Did elves really have friction with humans over risk of humans losing their jobs?
Someone reminded me that in his letters, Tolkien mentioned that early Second Age Sauron had a genuine "good" period where he was well-intended and trying to turn his back on his evil ways (but couldn't quite find the humility to truly achieve repentance).
And that I think is the missing piece to make Sauron-Halbrand fall together: Halbrand's whole remorseful act and desire to get away from past evil being *genuine*. Then he hasn't successfully deceived Galadriel, his being in the middle of the sea is not a cunning plan, his stumbling on Galadriel is not insane good luck but the worst of bad luck, his warning her about his own nature is not some weird double-bluff but the genuine truth, and Gil-Galad's "her own obsession might awake the evil she's seeking" goes from head-in-the-sand management to entirely accurate prescience, and Adar's anger at the name stops being jealousy or rivalry and fits perfectly as the reaction of someone who feels *betrayed*.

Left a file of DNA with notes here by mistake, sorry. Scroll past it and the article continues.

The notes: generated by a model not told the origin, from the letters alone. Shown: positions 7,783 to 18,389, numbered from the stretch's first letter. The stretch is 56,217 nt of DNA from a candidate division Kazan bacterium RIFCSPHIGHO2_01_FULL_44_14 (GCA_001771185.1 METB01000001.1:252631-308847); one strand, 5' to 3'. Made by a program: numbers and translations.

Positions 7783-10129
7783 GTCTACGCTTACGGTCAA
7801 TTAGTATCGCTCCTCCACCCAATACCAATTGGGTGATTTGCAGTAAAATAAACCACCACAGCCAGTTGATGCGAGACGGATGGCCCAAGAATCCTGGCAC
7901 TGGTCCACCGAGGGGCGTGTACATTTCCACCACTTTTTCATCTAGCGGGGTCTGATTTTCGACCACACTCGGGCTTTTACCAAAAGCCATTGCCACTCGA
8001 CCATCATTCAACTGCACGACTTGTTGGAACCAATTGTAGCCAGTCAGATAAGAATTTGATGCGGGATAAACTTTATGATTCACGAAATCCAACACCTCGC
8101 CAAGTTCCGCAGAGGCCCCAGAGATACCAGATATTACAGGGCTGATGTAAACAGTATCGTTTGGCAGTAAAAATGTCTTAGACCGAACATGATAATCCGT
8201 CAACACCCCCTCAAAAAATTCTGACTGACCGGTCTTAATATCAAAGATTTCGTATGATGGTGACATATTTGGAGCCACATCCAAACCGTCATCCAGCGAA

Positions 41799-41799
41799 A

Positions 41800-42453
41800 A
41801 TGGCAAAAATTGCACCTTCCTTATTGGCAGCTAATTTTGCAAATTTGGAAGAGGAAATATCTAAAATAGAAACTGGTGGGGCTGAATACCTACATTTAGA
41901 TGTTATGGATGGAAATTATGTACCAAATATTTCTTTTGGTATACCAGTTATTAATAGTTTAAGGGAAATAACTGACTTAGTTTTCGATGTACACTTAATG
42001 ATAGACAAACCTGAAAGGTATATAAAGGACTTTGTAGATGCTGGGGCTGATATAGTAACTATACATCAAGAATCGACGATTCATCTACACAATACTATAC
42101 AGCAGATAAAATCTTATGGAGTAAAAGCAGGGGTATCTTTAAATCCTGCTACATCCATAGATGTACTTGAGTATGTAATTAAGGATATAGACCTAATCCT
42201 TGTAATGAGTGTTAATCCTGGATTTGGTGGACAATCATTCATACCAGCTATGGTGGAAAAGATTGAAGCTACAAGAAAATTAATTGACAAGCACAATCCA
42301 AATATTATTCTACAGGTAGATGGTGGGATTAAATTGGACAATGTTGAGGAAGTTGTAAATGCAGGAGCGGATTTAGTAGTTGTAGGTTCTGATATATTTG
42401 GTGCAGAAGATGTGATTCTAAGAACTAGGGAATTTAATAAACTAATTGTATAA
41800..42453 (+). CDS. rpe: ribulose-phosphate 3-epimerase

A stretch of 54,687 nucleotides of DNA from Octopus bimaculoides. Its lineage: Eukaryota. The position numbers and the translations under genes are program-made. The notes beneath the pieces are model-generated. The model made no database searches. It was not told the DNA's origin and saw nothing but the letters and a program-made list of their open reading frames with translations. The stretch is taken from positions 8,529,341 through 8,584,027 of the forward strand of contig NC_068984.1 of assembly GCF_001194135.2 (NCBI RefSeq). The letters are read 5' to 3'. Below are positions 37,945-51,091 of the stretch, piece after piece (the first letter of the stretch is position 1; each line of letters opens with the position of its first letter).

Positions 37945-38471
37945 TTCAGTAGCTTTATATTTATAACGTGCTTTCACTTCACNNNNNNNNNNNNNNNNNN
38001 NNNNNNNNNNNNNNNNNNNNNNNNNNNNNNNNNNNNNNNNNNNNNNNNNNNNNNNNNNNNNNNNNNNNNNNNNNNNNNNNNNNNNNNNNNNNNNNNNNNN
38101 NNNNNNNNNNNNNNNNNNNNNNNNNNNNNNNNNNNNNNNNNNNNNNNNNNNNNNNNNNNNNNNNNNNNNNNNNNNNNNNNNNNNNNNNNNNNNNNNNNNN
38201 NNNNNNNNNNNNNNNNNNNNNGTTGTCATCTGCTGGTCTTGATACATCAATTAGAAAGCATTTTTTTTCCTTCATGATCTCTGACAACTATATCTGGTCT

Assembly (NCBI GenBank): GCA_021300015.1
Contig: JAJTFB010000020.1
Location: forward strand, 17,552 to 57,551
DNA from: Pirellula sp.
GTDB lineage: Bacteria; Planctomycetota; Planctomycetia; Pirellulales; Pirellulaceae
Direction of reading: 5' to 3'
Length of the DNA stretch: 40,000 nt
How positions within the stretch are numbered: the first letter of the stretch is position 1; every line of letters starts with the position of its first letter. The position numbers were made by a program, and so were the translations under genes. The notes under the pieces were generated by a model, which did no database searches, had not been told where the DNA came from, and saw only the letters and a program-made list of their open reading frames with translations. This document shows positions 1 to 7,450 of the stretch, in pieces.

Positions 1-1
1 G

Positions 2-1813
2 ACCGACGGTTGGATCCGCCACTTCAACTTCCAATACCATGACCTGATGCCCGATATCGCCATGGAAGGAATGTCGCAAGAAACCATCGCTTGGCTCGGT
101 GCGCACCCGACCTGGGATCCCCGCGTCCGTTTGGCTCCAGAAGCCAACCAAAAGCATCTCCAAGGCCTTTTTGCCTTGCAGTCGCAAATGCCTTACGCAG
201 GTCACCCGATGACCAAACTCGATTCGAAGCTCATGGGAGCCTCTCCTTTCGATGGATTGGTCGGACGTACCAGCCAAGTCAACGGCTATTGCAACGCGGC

Did orcs suffer life-threatening burns from the sunlight before? (also, would an orc really care if it comes to look even worse?)
You kidding me? The Elves are clearly the French. Pretentious, stuck up, convinced of their own superiority, clinging to past grandeur. Insist you must consult them and the moment they become even slightly involved it becomes their plan and their idea (but your fault if it goes wrong).Are you saying Sauron needed the help of the French?
I'm not sure about life-threatening, but orcs can't stand the sunlight. This is clear in the book, with Saruman breeding his own orcs that specifically can move during sunlight and the Battle of Pelennor Fields taking place under darkness coming from Mordor. The film adaption of the Lord of the Rings tries to show this, although the way the Battle of Pelennor Fields is shown makes it look overcast instead of actually darkened by the clouds. The adaption of The Hobbit